Throw away the key

Rikers Island is a place of Dickensian squalor reached by a bridge from Queens but under the jurisdiction of the Bronx, where the human condition is deplorable by all measures.

A holding center for inmates awaiting trial, the sprawling jail is notorious for its human rights abuses, its violent culture and its neglect of the mentally ill.

An independent commission of 27 New Yorkers from many fields, including some who have been behind bars, spent a year studying Rikers and concluded that the disreputable jail complex be closed. The panel recommended that Rikers’ shrinking population should be distributed among smaller jails in each borough at a cost of $10.6 billion.

Mayor Bill de Blasio, who had opposed shuttering Rikers last year, switched gears after being briefed on the report and said Rikers could be abandoned in 10 years if crime in the city continued to fall and the inmate numbers dropped to 5,000 from about 9,000 today.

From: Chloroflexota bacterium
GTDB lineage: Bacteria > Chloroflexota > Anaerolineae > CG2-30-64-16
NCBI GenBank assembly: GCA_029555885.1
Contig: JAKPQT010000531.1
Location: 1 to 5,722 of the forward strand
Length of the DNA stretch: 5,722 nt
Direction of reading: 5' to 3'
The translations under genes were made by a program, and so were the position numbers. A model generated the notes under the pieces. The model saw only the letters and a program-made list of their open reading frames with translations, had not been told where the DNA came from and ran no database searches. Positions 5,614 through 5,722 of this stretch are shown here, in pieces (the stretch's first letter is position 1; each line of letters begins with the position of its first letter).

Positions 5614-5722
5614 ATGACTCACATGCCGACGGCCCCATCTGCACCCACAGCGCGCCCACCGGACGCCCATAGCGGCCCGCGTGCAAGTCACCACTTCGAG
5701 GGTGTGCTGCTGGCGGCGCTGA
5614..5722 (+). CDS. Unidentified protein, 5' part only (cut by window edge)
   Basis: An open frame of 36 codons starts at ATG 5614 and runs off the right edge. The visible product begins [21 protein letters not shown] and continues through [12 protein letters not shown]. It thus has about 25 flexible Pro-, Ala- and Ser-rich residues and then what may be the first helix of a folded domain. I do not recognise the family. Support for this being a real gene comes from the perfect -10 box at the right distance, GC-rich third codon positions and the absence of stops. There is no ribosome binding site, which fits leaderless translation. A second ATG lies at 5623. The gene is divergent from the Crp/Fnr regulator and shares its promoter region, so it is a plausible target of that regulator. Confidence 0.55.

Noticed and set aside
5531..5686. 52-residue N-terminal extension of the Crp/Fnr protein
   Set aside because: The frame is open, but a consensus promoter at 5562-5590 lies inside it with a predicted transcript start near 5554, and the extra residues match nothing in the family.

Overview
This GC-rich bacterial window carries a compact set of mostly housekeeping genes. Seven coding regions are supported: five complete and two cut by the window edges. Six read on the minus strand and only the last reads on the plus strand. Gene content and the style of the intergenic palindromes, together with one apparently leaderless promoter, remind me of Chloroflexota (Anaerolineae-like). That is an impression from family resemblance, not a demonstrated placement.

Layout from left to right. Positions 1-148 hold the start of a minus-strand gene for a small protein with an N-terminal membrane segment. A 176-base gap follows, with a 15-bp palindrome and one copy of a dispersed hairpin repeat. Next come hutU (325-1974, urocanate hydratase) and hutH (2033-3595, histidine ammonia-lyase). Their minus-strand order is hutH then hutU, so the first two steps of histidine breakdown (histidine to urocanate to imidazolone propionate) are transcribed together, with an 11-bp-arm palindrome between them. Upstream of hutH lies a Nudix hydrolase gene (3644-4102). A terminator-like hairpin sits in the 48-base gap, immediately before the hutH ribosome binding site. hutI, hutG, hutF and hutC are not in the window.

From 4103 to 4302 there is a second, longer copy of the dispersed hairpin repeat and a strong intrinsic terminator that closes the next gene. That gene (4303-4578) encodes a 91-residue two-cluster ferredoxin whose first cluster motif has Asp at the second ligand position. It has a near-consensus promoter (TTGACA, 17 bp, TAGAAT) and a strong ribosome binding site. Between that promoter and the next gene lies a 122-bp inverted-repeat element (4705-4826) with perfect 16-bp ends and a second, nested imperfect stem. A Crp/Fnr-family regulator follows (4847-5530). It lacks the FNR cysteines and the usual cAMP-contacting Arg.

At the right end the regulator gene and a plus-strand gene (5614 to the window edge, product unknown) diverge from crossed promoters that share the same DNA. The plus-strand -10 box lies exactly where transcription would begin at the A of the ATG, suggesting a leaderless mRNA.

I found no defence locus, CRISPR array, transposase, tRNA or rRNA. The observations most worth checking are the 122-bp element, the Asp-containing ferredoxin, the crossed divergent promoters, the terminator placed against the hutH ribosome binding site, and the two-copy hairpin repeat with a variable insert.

In 10 years another mayor will be running City Hall and hearing the howls from community boards that don’t want a new jail in their backyard. De Blasio won’t be around to feel the heat, but at least he and Gov. Andrew Cuomo finally agree on an issue: Lock the jail.

Last year reports that City Hall was considering shutting Rikers and moving the jails to College Point next to the Police Academy set off fierce opposition in northeast Queens.

Despite the obstacles, closing Rikers is the only rational move for the city, the public and the younger inmates who have been recruited by gangs, only to end up back on the streets as hardened criminals.

Non-violent offenders can spend months or longer warehoused at Rikers because they can’t afford to post low bail.

Guards who have lost their humanity at Rikers continue to brutalize inmates, a federal monitor found recently. Under pressure from correction officers, Albany passed a bill in 2014 that transferred the prosecution of Rikers crime to the Queens DA from the Bronx DA. The officers claimed the Bronx was softer on inmates than their own ranks and Queens would give them a fairer shake. Both district attorneys fought the measure, which died on the governor’s desk.

The city jail system must be overhauled to create facilities that are safer for both guards and inmates. Programs should be improved to treat drug offenders and the many mentally ill. Low-level offenses such as prostitution and fare-beating should be downgraded to civil rather than criminal cases.

Rikers is the poster child for everything that can go wrong with an urban penal colony.

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